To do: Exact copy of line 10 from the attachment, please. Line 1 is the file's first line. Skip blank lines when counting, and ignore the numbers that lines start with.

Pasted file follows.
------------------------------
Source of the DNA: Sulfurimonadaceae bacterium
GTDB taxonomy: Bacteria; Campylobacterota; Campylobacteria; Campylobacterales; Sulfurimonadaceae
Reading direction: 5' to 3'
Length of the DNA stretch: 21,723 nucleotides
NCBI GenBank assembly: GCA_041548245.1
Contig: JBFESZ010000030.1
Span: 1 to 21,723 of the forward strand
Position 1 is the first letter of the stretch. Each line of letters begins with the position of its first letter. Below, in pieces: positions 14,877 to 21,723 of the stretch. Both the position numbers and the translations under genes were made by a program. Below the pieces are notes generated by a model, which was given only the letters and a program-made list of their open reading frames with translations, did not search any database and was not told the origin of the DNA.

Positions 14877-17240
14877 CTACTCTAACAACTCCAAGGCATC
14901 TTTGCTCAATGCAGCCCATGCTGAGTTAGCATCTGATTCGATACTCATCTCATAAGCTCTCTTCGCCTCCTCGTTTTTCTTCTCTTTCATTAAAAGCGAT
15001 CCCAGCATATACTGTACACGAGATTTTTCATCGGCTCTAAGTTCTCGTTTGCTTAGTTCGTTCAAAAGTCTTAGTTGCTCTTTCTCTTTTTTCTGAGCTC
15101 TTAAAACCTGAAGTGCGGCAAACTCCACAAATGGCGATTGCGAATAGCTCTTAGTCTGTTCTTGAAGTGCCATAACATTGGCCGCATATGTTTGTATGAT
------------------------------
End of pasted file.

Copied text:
14877 CTACTCTAACAACTCCAAGGCATC